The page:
For those not up to date on raging headlines from the subcontinent, India's Daughter is a British documentary, part of BBC's Storyville series, about the victim of the brutal gang-rape in Delhi in 2012. The woman, a young physiotherapy student, was assaulted and raped by six men in a moving bus. The rapists had inserted an iron rod inside her and drew her intestines out. She was in hospital for two weeks following the incident, before she finally succumbed to her injuries.
The documentary, by British filmmaker Leslee Udwin, contains interviews with one of the convicted rapists from inside his jail cell. Staring calmly into the camera, Mukesh expresses a stunning lack of remorse. "A girl is far more responsible for rape than a boy. A decent girl won't roam around at night," he says. "Housework and housekeeping is for girls, not roaming in discos and bars at night doing wrong things, wearing wrong clothes."
The team behind India's Daughter aired this clip on Indian news channels a week before the documentary's planned premiere. Shit hit the proverbial fan. The video went viral, Twitter and Facebook feeds were taken over by outraged viewers, and the Guardian, for example, has published 22 stories on the controversy in the last two weeks. That's more than a story and a half per day.
In 2013, Mukesh Singh was sentenced to death by the Delhi High Court, a verdict he has appealed. The case now rests with the Supreme Court of India, which will announce the final verdict, which is a roundabout way of saying that the matter is sub judice, which is a roundabout way of saying the judiciary is still deliberating upon Mukesh's fate. And going by the frank admission by one judicial bench that their integrity had been compromised by a "media trial," it's not preposterous that another judicial bench may also be susceptible to the same.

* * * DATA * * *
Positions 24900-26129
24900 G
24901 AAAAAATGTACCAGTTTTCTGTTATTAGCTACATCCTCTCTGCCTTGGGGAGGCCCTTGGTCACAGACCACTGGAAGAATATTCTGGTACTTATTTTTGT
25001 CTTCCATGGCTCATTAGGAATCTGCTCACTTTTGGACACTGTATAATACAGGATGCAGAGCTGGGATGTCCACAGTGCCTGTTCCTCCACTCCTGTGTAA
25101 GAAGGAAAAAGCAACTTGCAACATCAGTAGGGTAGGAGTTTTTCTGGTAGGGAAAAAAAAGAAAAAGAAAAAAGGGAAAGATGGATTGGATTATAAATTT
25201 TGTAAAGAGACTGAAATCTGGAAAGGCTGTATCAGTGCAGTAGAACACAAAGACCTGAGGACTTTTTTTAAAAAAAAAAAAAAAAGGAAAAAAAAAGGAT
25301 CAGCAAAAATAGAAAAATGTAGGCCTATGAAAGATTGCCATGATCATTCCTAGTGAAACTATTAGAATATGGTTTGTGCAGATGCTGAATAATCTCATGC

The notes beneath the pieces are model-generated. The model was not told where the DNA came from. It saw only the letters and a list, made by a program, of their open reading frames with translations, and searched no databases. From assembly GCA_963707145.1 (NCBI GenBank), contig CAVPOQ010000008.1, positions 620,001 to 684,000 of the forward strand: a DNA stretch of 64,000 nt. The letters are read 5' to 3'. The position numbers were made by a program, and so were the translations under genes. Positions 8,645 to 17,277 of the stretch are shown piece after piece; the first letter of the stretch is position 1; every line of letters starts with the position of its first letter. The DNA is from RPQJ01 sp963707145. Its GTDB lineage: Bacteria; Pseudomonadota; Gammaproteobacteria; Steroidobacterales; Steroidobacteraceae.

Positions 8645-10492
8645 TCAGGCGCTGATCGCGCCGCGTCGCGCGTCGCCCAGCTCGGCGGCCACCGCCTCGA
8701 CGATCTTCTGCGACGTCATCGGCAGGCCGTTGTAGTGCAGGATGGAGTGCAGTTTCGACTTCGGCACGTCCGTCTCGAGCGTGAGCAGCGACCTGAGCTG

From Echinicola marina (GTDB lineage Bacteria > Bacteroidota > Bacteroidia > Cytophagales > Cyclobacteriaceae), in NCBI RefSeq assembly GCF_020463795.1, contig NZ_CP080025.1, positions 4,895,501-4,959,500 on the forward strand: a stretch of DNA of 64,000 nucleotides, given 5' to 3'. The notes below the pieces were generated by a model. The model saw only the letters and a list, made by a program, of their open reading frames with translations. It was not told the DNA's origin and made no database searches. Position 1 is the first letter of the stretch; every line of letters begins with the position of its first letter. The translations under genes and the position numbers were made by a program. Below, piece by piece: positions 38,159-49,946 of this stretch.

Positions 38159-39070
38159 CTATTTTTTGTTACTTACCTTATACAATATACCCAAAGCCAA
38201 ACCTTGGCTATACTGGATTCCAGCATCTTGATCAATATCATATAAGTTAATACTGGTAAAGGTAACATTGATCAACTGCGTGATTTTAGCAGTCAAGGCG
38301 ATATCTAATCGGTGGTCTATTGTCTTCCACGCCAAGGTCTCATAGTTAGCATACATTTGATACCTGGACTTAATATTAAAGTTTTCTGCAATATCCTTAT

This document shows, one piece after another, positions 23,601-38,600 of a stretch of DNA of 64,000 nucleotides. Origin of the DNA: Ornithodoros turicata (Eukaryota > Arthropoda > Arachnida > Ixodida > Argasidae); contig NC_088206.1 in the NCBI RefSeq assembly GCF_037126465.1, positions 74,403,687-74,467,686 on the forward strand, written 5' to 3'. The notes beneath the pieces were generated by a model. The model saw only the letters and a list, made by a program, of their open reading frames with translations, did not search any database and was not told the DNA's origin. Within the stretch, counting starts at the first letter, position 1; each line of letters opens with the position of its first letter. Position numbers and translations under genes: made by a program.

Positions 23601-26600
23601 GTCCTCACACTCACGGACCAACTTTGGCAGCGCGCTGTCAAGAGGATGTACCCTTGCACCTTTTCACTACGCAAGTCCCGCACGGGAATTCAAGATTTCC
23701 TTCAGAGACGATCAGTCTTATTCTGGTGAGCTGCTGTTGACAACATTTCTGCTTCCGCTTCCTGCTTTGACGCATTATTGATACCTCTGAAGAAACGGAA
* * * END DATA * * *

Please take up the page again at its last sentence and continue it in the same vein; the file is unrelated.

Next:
You may disagree with the notion that publicly documented interviews with convicts who are under consideration can prejudice court proceedings, but it's hard to disagree with the notion that this, at least, deserves the attention of due legal process. Whatever the verdict today had been—ban or no ban—we could have rested in the confidence that the judges reached their decision while cognizant of the ramifications to their actions, not just for freedom of speech and expression in India but also for one man's right to a fair trial.